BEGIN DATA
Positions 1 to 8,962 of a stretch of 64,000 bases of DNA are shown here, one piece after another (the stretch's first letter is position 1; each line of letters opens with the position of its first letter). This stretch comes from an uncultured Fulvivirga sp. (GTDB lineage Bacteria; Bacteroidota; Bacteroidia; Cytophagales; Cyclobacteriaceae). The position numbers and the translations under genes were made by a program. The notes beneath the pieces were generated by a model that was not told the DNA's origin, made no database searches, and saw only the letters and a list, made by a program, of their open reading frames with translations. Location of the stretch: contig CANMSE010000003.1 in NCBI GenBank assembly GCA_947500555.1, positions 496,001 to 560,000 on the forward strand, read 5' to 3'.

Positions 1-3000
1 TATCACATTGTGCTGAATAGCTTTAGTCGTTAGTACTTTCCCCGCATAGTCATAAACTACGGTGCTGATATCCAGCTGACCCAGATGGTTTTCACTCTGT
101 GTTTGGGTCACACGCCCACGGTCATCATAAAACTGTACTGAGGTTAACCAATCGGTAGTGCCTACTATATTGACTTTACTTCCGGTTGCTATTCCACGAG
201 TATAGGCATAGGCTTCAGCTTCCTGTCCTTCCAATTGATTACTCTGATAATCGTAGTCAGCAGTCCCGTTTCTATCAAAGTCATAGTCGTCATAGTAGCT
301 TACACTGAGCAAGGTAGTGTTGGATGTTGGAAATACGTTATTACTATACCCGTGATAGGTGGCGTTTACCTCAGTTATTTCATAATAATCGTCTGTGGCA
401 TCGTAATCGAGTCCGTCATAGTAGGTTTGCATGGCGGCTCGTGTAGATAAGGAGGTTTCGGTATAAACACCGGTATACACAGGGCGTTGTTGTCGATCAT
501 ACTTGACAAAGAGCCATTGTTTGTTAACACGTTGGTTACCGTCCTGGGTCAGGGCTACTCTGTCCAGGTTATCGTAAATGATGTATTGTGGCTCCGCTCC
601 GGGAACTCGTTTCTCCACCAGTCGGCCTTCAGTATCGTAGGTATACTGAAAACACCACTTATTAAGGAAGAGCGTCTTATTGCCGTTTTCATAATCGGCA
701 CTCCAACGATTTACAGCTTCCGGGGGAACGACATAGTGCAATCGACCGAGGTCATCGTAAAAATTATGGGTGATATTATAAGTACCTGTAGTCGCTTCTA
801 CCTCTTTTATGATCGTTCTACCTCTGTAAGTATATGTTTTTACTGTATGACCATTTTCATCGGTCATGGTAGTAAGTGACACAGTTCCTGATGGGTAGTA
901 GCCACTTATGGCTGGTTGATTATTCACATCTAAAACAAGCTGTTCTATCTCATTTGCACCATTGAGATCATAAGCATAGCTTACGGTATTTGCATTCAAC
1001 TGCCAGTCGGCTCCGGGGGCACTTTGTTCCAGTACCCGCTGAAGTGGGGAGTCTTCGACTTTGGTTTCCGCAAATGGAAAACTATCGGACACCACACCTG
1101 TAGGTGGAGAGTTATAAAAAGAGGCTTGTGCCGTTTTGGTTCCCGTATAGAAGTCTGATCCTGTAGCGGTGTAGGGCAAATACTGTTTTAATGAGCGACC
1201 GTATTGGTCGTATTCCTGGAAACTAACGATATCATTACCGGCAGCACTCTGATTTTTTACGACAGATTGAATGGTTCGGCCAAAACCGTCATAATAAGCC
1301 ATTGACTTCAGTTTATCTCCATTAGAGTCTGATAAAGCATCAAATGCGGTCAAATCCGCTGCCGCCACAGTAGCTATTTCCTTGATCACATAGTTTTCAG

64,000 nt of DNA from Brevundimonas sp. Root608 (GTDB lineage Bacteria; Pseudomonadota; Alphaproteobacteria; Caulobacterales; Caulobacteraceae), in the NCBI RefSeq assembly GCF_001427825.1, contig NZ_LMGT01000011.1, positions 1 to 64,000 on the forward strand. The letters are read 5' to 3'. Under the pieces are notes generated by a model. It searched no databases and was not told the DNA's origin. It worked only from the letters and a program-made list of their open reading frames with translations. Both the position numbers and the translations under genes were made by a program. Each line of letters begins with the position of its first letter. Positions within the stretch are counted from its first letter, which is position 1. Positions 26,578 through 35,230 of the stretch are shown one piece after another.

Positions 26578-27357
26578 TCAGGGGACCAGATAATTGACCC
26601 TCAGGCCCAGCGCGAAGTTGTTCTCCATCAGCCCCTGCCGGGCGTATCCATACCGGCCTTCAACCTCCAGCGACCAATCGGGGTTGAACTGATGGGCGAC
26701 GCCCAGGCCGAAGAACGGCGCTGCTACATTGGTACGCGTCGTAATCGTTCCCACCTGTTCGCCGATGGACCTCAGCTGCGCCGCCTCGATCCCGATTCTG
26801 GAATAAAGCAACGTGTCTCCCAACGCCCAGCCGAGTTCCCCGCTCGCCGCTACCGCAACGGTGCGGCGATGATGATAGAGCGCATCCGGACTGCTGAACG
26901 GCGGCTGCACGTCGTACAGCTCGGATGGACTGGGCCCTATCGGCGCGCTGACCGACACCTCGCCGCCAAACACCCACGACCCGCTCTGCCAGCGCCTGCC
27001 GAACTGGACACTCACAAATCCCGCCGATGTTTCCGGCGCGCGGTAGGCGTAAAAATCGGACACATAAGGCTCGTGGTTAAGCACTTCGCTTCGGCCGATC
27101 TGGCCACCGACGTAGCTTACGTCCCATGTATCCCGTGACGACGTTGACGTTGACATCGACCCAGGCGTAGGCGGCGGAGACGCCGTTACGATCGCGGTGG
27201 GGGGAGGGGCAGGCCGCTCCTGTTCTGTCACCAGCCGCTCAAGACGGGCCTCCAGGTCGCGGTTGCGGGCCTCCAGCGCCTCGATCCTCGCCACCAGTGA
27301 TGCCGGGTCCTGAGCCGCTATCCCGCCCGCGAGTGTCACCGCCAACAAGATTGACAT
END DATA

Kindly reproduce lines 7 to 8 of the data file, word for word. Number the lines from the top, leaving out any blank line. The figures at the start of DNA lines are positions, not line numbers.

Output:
401 TCGTAATCGAGTCCGTCATAGTAGGTTTGCATGGCGGCTCGTGTAGATAAGGAGGTTTCGGTATAAACACCGGTATACACAGGGCGTTGTTGTCGATCAT
501 ACTTGACAAAGAGCCATTGTTTGTTAACACGTTGGTTACCGTCCTGGGTCAGGGCTACTCTGTCCAGGTTATCGTAAATGATGTATTGTGGCTCCGCTCC